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I was willing to invest into S&P500 index but cannot find any platform without a huge leverage (for example iqOption, plus500 have leverage of 1:20 which makes usually safe investment become extremely risky (already lost some money because of that)). Are there platforms that allow to invest into S&P500 without leverage?

  • Did you also check out such funds expense ratio? A sounds index fund short term paper value loses means nothing. However, if the expenses ratio is high, even you are making money in the short term, it can cut into your return margin in the long term. IMHO, leverage in investment is anything but gambling: many fund manager can get away with it because it is other people's money. I don't see why you can't invest in any low expense ratio index fund without leverage. If anyone tells you that you must leverage to invest, ignore them. – mootmoot Jul 1 at 9:23
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    why not just invest with any of the dozens of mutual fund companies that have an S&P 500 index fund or ETF? – mhoran_psprep Jul 1 at 10:11
  • @mootmoot I think you misread my question - I am looking for a platform WITHOUT a leverage, not vice versa. – Andrius Naruševičius Jul 1 at 10:48
  • @mhoran_psprep Because I want to mitigate risk by investing into an index with many companies. What is wrong with investing into S&P500? – Andrius Naruševičius Jul 1 at 10:50
  • IMHO, it is very easy to spot non-leverage funds: extremely low expense ratios, e.g. something like VFINX (expense ratio = 0.14% ). It is impossible for any leverage fund to achieve such expense ratio due to the cost of the borrowing. – mootmoot Jul 1 at 11:01
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Member mhoran's comment was an answer.

why not just invest with any of the dozens of mutual fund companies that have an S&P 500 index fund or ETF?

The ETFs are more commonly not leveraged. Of course, some are, so you'll avoid those. But the ticker SPY is the most popular one and it reflects no leverage at all. You get the return of the S&P less a tiny expense. Note, you don't offer a country tag, so we don't know what's available to you.

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    I struggle with terminology, sorry for not understanding at once. I am from Lithuania, a country in north-eastern Europe. What are trading platforms available to me? – Andrius Naruševičius Jul 1 at 12:32
  • Welcome to Money.SE. We welcome people from all over the world, no worries there. This question is tough, because "product and service" recommendations are off-topic. What you need to search for locally is a regular stock broker, one that lets you trade individual shares of stock as well as mutual funds, etc, depending what regulations permit in your country. – JTP - Apologise to Monica Jul 1 at 12:51
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    Andrius, the standard answer is interactivebrokers.com/en/home.php. I have no experience with them, so cannot judge the quality of the service. – RonJohn Jul 1 at 13:25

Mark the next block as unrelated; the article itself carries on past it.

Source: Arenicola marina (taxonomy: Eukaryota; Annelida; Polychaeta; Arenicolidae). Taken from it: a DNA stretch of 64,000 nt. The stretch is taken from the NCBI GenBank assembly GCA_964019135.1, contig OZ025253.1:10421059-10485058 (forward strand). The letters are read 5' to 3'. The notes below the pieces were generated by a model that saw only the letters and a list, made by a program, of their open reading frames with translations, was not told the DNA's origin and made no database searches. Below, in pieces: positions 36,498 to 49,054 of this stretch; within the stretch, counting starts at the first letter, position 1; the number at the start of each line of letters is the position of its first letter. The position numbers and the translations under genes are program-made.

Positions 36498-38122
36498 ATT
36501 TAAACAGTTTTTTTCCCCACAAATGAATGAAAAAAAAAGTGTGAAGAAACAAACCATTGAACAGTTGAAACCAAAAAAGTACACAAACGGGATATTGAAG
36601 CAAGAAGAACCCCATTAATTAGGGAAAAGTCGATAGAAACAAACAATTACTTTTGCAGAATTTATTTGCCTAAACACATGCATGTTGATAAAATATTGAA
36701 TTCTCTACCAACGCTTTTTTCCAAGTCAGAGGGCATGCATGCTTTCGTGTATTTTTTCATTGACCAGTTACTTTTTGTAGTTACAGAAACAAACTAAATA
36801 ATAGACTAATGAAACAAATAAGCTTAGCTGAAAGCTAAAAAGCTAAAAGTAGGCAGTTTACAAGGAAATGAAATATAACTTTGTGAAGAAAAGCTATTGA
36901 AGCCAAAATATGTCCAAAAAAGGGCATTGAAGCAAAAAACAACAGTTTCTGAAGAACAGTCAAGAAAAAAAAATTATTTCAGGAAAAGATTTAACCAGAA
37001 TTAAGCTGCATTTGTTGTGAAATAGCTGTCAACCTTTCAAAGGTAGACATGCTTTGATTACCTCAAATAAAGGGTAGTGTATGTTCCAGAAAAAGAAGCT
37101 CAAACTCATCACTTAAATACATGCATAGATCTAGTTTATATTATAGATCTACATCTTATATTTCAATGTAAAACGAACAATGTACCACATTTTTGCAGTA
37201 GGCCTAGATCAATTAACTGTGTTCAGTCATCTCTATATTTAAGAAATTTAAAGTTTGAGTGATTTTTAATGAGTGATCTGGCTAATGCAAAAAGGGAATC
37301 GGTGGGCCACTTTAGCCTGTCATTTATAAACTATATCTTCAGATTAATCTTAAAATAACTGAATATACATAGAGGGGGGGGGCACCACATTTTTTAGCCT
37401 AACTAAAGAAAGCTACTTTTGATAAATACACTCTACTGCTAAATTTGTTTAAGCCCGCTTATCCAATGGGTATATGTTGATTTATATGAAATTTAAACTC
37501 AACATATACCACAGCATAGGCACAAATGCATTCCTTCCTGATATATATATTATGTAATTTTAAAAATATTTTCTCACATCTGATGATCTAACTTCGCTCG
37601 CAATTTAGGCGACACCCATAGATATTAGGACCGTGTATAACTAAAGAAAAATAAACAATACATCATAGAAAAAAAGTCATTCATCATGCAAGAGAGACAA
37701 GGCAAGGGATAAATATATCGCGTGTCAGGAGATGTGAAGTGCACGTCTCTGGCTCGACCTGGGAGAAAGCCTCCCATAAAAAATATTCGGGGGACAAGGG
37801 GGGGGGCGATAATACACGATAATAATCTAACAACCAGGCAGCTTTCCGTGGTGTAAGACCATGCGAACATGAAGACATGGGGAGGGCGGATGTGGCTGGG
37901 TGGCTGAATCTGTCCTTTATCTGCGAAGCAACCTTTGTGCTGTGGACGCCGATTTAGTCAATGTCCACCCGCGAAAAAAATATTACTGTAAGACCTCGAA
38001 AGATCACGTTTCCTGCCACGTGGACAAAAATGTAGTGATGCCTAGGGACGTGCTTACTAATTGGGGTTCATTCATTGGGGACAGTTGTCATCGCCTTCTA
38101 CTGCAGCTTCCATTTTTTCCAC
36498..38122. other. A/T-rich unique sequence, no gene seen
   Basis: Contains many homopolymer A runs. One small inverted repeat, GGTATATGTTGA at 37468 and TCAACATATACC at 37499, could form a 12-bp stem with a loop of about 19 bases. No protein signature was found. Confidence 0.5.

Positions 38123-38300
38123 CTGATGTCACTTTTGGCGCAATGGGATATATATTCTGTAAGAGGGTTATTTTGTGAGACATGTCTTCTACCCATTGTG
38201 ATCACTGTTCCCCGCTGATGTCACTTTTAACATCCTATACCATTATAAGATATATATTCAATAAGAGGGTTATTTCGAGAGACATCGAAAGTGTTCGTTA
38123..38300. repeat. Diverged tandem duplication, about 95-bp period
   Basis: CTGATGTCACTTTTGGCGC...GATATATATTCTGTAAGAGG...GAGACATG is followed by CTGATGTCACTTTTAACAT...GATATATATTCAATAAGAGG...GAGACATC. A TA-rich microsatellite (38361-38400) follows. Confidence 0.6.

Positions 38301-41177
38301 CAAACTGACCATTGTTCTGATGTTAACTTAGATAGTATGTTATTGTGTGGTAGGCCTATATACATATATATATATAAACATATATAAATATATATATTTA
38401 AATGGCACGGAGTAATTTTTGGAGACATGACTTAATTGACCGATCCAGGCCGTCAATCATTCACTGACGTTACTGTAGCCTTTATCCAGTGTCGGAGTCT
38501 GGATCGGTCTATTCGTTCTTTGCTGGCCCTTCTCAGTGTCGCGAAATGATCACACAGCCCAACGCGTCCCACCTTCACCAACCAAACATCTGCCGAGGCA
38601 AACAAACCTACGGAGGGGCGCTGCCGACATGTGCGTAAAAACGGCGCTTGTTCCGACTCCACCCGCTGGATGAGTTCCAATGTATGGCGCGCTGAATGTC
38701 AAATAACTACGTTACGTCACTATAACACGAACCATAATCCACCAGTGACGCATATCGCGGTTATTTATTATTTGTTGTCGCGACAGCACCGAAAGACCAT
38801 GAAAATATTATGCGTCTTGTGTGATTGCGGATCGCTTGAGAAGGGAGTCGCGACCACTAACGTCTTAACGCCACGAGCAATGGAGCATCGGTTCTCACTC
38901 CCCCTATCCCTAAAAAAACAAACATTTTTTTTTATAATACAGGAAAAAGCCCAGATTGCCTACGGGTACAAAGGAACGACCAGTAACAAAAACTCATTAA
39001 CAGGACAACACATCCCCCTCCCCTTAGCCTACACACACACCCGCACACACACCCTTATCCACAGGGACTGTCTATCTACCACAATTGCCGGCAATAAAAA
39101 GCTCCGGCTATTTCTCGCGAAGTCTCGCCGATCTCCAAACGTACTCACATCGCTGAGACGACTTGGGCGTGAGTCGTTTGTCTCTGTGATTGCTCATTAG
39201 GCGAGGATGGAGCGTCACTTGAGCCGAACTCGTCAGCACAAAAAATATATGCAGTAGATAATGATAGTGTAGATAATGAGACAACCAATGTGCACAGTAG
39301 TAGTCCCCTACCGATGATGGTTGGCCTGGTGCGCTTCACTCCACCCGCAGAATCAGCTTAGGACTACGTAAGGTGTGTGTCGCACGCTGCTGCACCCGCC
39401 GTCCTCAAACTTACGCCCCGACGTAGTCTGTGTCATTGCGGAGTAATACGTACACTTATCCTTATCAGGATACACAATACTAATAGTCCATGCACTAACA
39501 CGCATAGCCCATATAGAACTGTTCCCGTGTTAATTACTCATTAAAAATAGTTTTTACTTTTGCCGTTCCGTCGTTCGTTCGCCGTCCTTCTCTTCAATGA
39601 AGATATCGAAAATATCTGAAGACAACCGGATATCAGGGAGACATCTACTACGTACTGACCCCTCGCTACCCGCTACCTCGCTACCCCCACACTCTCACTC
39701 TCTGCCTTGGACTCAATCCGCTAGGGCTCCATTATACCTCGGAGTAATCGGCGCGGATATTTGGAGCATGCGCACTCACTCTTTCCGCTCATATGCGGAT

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    Interactive Brokers offers trading in over 200 countries, including Lithuania. I can't tell you what markets are available in/from each country so if interested, you should contact them for details. – Bob Baerker Jul 1 at 15:36
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I don't think you've been buying index funds

I'm noting what they say on their website:

CFDs are complex instruments and come with a high risk of losing money rapidly due to leverage. 77% of retail investor accounts lose money when trading CFDs with this provider. You should consider whether you understand how CFDs work and whether you can afford to take the high risk of losing your money.

We know that's not an index fund. If I opened 100 accounts at different times and invested them in index funds such as VFINX, VTI, VOO, etc., we can safely say 77 of them would not lose money.

These look like derivatives

... which are a heck of a lot more than merely "leveraged". Specifically CFD -- though the very name of the Web site includes the word "option", so their products are derivatives through and through.

You know of course that volatility is a normal component of investments, and volatility and growth go hand in hand. That makes volatility your friend because growth is your friend. Derivatives are like the mathematical function: they're not about the asset, they're about changes in the asset. Derivatives strip the base value, and focus on the change/volatility. Which makes volatility your enemy.

Derivatives are devilishly difficult to understand.

Also consider the monkey rule: Since the market rises more than it falls, even a monkey picking random investments should win most of the time. So a 77% loss rate is a huge red flag. Something isn't right with these products. It's common for brokers to design unnecessarily complex financial products which are internally rigged to make them a lot of money at your expense.

Any of those violate Harper's Rule: Never buy a financial product you don't understand.

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